Justin has been told his brother got out of a van to check on the activist who was being punched by police who officers turned their attention to Walker Sr.
"Nobody understood why there were trying to arrest him. He was explaining he wasn't in the street," Justin Blake said. "At the end of the day, the police officers arrested my brother in such a brutal form that he had to go directly to the hospital."
Another male protester, a 37-year-old from North Carolina, was transported to the Summit County Jail following the arrest. Blake Sr. and the other man are both charged with the following:
- Riot, a first-degree misdemeanor
- Resisting arrest, a first-degree misdemeanor
- Failure to disperse, a minor misdemeanor
- Disorderly conduct, a minor misdemeanor
In total, seven people were arrested at the protest. Among those was Bianca Austin, who is the aunt of Breonna Taylor.
Taylor, who was employed as an EMT, was inside her home in Louisville, Kentucky when police conducted a “no-knock raid” on her home. Thinking the police officers were intruders, Taylor’s boyfriend, Kenneth Walker, shot at the police. Louisville Metro Police officers returned fire, striking and killing Taylor.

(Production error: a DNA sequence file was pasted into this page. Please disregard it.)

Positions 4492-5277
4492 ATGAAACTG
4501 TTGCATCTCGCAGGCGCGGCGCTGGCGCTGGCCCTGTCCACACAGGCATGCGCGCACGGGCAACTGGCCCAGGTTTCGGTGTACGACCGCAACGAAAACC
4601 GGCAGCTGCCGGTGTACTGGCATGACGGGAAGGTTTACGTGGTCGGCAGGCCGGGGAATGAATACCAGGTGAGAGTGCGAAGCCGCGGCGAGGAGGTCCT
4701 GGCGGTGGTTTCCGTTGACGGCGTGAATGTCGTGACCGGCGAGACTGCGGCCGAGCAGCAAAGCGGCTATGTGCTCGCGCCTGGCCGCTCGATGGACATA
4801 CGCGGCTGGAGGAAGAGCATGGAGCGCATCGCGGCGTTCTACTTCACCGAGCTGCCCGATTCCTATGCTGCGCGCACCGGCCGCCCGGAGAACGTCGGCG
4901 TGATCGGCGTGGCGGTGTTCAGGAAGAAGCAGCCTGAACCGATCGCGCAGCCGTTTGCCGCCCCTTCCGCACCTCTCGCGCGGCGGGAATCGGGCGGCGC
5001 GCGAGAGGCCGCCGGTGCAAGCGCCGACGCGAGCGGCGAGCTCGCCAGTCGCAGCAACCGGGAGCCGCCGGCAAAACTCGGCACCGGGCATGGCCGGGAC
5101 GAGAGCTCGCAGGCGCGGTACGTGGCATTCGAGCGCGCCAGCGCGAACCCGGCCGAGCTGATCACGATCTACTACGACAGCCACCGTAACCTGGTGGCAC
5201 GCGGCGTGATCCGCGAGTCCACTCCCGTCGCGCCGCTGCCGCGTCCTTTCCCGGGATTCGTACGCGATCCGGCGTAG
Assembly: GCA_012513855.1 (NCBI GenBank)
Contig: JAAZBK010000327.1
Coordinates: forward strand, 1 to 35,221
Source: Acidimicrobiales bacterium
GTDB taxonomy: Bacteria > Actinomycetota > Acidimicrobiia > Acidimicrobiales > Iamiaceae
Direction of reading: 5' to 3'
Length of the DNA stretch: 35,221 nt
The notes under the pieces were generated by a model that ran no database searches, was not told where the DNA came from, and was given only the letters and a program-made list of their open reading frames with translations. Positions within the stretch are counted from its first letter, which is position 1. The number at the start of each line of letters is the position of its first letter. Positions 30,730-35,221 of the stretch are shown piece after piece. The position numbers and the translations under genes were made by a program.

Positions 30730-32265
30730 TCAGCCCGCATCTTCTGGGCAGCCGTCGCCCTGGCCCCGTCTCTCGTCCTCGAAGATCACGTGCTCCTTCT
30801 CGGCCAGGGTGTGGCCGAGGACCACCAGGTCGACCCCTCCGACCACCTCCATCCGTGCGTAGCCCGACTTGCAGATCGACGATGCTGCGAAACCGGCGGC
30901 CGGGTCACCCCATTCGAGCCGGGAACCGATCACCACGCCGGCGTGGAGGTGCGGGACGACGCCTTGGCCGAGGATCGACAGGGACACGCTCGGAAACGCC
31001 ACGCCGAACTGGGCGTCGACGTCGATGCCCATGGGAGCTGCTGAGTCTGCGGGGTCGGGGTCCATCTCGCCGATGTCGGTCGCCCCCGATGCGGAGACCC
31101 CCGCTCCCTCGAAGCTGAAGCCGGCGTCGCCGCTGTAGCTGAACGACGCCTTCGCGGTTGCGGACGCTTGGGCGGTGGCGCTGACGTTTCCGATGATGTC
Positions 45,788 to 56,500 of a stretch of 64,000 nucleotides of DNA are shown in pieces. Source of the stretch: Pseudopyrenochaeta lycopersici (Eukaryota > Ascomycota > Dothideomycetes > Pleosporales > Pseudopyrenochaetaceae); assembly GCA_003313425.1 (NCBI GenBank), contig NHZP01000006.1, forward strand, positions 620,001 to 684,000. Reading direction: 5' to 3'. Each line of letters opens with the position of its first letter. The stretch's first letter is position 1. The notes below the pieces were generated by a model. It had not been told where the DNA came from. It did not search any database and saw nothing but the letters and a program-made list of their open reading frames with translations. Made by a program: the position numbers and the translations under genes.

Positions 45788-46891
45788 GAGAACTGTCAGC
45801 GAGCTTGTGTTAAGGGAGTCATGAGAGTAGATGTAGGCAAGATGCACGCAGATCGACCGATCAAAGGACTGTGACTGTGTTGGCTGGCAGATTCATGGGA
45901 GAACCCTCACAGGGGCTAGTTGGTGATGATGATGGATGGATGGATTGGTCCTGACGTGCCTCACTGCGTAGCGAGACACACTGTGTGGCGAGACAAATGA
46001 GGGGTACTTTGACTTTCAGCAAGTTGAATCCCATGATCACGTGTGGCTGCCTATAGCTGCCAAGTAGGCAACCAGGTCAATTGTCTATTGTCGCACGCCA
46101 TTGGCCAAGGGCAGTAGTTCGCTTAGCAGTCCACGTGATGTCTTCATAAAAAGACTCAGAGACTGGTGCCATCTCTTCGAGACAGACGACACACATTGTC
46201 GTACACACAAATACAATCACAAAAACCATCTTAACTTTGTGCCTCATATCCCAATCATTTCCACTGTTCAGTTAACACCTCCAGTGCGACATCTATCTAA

According to police, officers used chemical agents to disperse the crowd, which gathered at Cleveland Clinic Akron General Medical Center and blocked traffic again.
"Subjects in the group reportedly blocked Wabash Avenue making it difficult to access the entrance to the emergency room which led to a lockdown of the hospital. City EMS services were temporarily redirected. Once the parking lot and street were cleared, normal service was restored," police said.
The department said that while they support the right to protest peacefully, "acts of violence and property damage are illegal and will not be permitted."
Akron Mayor Dan Horrigan issued the following statement Thursday: